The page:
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Asset management: the AMF finds the effectiveness of internal control outsourcing processes to be too disparate
26 November 2020

Asset management: the AMF finds the effectiveness of internal control outsourcing processes to be too disparate

As part of its SPOT thematic inspections, the AMF examined how seven asset management companies (AMCs) outsourced internal control to three firms. The inspections were aimed at encouraging good practice in the selection and monitoring of service providers, and in the periodic review of the quality of their work.

Outsourcing of internal control is a model that is particularly widespread in France among small AMCs. Internal control plays a key role in management, which is why the AMF has made this issue one of its supervision priorities for 2020. It therefore examined the practices of seven separate entities. The practices that it observed have been published in a review today.

The verifications mainly covered the period 2017-2020 and examined:

  • the internal control organisation of the AMCs (selection of the service provider, resources allocated, scope of outsourcing, governance, etc.);
  • the procedures and methodology for conducting controls and the control plan;
  • practical implementation of the control process;
  • reporting to senior management and the AMF;
  • the system for evaluation and monitoring of the service provider by the AMC.

The outsourcing of internal control encompasses different scopes from one AMC to another. In all but two cases, the allocation of human resources corresponds to or exceeds what is provided for in the programme of operations. However, the AMF noted that the distinction between permanent control (second-level control of the correct performance of first-level controls by operational teams) and periodic control (audit or third-level control) is clear neither for the entities in the sample nor for service providers. In most cases, periodic control does not concern the control work carried out in the framework of second-level controls and is reduced to no more than occasional permanent control. For example, the AMF highlighted the poor practice of not allocating strictly separate human resources to permanent control and periodic control in a given firm in charge of outsourcing.

With regard to the conduct of controls, the AMF noted that five entities did not have sufficiently precise and operational procedures. Although they all had compliance and annual internal control plans drawn up by or with the assistance of the service provider on the basis of reporting data or internal control plan for financial year n-1, only two of them had formalised priorities based on their assessment of the non-compliance risk assessment, which is good practice.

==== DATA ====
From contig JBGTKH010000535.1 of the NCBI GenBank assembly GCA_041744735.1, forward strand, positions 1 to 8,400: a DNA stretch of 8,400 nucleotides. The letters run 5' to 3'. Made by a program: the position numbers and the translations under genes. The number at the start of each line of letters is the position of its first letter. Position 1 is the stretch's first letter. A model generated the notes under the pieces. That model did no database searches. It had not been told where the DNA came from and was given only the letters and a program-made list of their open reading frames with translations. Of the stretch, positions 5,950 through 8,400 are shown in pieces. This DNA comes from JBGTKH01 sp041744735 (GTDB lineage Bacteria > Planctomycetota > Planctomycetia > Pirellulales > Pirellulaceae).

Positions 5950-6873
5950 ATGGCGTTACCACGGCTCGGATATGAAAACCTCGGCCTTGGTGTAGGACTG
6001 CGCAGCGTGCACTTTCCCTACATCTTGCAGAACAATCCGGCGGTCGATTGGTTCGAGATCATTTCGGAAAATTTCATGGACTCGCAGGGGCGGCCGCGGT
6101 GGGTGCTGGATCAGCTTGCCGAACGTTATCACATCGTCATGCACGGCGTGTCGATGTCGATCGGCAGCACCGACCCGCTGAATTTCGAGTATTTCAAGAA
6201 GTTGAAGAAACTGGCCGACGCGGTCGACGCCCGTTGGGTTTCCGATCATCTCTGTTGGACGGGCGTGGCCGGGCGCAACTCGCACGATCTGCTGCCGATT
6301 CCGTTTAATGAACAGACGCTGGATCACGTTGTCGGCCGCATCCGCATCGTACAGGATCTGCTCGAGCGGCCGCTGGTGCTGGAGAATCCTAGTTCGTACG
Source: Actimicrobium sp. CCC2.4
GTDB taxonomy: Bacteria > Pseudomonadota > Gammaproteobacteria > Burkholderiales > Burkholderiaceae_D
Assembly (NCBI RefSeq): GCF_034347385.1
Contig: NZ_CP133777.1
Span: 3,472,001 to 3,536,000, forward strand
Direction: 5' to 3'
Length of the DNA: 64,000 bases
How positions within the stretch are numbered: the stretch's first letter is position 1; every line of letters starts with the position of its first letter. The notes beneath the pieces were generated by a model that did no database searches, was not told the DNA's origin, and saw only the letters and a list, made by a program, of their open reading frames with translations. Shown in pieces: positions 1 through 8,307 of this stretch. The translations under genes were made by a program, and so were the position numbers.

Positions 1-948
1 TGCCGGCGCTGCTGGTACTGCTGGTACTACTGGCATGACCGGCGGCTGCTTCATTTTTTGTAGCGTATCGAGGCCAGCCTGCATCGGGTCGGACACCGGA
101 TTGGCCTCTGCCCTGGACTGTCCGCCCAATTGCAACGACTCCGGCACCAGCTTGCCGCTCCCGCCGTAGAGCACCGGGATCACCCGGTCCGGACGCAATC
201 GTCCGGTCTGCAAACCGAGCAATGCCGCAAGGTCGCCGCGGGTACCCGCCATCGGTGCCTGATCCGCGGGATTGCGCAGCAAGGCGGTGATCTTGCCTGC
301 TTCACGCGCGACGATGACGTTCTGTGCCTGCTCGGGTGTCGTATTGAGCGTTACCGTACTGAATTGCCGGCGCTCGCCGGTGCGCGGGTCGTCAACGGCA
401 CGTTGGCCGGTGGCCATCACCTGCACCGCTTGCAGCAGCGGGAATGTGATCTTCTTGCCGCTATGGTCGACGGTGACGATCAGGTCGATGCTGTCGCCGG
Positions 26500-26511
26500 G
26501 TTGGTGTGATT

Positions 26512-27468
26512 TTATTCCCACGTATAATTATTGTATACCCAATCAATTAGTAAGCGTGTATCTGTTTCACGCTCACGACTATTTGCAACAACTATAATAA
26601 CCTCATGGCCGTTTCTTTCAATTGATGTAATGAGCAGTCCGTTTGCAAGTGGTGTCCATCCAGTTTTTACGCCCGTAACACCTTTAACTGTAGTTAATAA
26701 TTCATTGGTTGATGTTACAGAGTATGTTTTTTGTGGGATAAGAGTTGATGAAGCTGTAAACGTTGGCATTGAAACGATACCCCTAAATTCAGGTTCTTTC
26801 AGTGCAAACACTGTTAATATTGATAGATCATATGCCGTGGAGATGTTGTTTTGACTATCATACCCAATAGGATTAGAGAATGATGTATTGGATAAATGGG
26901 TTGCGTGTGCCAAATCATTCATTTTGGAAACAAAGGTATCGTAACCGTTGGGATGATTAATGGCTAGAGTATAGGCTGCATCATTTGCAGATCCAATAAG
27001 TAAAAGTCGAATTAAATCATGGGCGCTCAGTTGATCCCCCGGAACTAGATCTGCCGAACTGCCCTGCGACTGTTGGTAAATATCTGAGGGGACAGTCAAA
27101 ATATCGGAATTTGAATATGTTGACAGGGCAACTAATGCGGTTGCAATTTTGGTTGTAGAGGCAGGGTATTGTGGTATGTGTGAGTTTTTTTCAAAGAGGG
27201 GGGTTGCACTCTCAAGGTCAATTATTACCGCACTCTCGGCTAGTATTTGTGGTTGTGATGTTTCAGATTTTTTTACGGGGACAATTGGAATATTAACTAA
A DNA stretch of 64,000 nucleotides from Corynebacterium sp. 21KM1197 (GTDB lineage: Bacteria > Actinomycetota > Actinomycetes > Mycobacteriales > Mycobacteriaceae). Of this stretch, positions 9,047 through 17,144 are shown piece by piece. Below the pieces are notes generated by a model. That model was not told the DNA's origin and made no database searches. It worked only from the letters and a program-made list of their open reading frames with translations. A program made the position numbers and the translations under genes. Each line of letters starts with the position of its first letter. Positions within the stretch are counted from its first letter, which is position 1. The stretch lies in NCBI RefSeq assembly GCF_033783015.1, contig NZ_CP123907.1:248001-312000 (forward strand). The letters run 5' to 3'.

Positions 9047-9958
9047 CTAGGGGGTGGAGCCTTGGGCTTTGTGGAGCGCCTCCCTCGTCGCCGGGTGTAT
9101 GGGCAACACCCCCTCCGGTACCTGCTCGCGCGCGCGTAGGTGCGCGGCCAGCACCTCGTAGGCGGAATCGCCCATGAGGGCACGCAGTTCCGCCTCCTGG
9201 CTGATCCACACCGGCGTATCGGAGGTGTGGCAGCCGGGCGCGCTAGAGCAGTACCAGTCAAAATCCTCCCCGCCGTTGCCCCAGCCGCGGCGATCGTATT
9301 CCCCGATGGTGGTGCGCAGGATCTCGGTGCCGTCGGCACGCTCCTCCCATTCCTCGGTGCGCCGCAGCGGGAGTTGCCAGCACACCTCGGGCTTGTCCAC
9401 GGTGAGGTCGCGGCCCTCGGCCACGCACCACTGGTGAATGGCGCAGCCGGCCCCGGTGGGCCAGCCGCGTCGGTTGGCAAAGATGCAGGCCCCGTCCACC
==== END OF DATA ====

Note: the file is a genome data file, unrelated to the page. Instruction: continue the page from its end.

In order to assess concretely the implementation of these internal control outsourcing systems, the AMF conducted its inspections of each AMC in three of the four issues below: investment and valuation processes, the anti-money laundering and combating the financing of terrorist, compliance with the Markets in Financial Instruments Directive framework (MiFID II) for discretionary management activities, and cybersecurity. The inspections showed that the procedures related to these themes are not always sufficiently precise or operational, sometimes omitting the necessary due diligence or the updating of regulatory references. Overall, the AMF observed that major check points were not implemented.

The structure of reporting to senior management varies from one AMC to another. In three cases, the reports appeared to be incomplete. Some of the good practices observed were the inclusion in the internal control reports to senior management of a summary table of the risks identified during the controls performed over the period and a section dedicated to the follow-up of recommendations. Conversely, for the entire sample, the AMF highlighted the failure to mention the anomalies identified by the internal control function in the annual fact sheets and annual inspection reports sent to the AMF.

Lastly, the AMF noted that in three cases the service provider was not monitored and in the other cases, the due diligence carried out was not always sufficient. In this respect, filling out an annual form on an ongoing basis in order to formalise the monitoring of the internal control service provider was one of the good practices observed.

Overall, this series of inspections revealed an excessively disparate level of effectiveness of the internal control systems that use the services of service providers. In some cases, these systems are insufficient, both in terms of the depth of the analyses and the traceability of the due diligence performed. All AMCs that wish to outsource their internal control must pay special attention to the choice and monitoring of the service provider. To improve practices, the AMF will therefore clarify its policy.

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